3013 — From Clinic toward Community: Care for Complex, Chronic Cases
Bauer MS (Boston VA Healthcare System), Kilbourne AM
(SMITREC / Ann Arbor VAMC), Biswas K
(Perry Point CSPCC / VA Maryland Healthcare System)
It is typical to find a “voltage drop” in impact as promising interventions move from efficacy trials to dissemination in more complex populations and settings. Recently, two multi-year effectiveness trials, studying over 700 participants from population-based or high-risk samples, have demonstrated the impact of collaborative chronic care models in improving outcome in bipolar disorder under “typical” clinical practice conditions. Despite these encouraging findings, the question remains whether the intervention had its effect primarily on the less ill and less complex participants or, critical for dissemination potential, also had impact on the more severely ill and more complex participants.
Moderators are those participant characteristics present at the time of treatment initiation that impact intervention effect. Using the Kraemer rubric (Arch Gen Psychiatry 2002; 59:877-883), we investigated moderators in outcome data from VA Cooperative Study #430, an 11-site, 3-year randomized controlled trial of collaborative chronic care for bipolar disorder vs. usual care. We focused on four characteristics that predict outcome in bipolar disorder: current substance use (SUD) or anxiety (AnxD) disorders, psychosis, and cardiovascular risk (CVD).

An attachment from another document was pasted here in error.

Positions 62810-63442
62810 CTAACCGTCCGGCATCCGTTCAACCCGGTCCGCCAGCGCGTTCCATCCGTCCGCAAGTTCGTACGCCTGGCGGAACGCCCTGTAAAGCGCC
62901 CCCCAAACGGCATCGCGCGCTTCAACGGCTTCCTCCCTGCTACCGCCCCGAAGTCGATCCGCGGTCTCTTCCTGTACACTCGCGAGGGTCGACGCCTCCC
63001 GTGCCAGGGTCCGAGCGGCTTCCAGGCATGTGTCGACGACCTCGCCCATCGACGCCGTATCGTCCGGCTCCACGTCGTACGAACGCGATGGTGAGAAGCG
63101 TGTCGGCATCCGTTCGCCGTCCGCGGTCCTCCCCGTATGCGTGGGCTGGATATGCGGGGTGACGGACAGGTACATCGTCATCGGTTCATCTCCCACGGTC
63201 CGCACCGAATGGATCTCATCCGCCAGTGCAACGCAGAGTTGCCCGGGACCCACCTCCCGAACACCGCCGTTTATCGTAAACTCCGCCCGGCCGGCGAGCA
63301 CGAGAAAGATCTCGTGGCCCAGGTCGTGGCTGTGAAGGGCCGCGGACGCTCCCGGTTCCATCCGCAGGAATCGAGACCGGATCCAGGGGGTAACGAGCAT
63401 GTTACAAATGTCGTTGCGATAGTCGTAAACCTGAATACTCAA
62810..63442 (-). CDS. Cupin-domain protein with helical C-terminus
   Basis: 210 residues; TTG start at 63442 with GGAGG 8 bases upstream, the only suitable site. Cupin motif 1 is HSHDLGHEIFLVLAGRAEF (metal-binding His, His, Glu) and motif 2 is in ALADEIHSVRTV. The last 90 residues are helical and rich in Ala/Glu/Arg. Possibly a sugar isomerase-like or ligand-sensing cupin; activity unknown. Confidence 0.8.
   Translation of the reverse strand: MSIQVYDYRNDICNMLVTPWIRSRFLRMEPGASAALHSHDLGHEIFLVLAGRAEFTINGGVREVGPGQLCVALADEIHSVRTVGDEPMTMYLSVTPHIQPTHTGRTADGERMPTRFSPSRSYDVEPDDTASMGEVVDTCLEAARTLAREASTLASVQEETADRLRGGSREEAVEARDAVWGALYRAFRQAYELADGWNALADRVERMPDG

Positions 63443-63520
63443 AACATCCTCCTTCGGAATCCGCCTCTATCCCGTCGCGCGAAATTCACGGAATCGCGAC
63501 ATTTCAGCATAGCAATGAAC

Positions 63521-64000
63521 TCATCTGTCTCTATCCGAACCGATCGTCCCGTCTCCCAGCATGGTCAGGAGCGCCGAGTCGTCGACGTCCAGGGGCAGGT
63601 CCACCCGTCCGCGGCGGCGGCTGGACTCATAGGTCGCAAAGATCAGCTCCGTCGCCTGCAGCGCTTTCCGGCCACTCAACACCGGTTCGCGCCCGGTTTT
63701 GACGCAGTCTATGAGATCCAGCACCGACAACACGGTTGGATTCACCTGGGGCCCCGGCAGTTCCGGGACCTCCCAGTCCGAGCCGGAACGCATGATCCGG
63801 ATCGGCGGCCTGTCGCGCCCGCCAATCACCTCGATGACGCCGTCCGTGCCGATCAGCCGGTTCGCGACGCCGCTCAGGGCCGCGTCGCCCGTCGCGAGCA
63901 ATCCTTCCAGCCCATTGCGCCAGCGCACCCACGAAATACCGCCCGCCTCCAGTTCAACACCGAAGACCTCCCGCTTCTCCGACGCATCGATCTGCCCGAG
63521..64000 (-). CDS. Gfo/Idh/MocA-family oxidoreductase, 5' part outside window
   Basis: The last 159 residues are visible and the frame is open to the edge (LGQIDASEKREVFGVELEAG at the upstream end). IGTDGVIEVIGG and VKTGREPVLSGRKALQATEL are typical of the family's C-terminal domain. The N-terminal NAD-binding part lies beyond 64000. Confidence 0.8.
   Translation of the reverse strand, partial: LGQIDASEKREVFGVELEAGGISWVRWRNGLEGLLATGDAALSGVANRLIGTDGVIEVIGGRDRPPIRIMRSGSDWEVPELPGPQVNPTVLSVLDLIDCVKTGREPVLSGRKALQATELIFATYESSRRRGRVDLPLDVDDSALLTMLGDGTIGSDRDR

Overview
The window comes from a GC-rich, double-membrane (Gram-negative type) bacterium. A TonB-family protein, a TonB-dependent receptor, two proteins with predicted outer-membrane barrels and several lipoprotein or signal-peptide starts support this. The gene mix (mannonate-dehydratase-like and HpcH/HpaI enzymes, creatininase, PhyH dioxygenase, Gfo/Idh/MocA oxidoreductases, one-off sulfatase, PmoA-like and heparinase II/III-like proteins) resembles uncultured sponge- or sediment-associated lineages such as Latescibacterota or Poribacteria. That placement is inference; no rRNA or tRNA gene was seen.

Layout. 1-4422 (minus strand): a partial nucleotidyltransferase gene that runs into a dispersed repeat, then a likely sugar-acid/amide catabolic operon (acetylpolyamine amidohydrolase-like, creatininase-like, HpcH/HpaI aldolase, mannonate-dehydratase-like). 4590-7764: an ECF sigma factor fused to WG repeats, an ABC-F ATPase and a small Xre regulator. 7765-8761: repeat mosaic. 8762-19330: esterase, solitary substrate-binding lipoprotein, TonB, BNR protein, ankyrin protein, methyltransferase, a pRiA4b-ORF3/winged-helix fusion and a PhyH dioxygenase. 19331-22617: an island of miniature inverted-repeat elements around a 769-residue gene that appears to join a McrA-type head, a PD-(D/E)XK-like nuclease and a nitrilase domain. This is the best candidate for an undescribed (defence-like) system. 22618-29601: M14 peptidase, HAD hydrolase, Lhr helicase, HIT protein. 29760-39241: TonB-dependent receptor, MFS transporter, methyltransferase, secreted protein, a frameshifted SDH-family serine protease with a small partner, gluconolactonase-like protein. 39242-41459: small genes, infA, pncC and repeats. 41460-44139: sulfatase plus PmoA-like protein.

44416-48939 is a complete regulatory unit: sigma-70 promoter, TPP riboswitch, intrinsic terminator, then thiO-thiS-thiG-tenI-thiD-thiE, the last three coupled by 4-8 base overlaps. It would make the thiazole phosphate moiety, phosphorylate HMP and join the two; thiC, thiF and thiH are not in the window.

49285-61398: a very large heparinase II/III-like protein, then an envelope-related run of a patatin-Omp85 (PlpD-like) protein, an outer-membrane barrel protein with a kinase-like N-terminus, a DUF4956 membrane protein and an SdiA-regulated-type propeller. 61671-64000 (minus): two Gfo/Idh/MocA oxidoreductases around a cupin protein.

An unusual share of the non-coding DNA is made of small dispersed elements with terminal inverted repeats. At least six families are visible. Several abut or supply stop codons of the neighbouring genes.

Among the 306 participants (mean age=46.6) complexity was common: SUD 34%, AnxD 38%, psychosis 34%, and CVD.33% No moderator effect of SUD or AnxD was demonstrated, indicating that such complex comorbid participants benefited as greatly as those without these comorbidities. Notably, psychosis was associated with an augmented effect on weeks in affective episode (beta=-1.07, p=0.04) and weeks manic episode (beta=-0.85, p=0.04). CVD reduced treatment effect on the secondary outcome of physical quality of life (beta=-6.11; p=0.04).
Effects of the collaborative chronic care model on bipolar outcome are not limited to the less ill, less complex participants, but rather extends to the type of complex patient typically found in clinical populations; in fact, effects were augmented in those who entered the trial psychotic. Future revisions of the model should incorporate more focused attention on physical risk and CVD.
Further scrutinizing clinical trials for moderator effects provides important information to: (a) delineate those populations to which the intervention might successfully be disseminated and (b) identify intervention characteristics for further improvement to enhance and broaden clinical impact.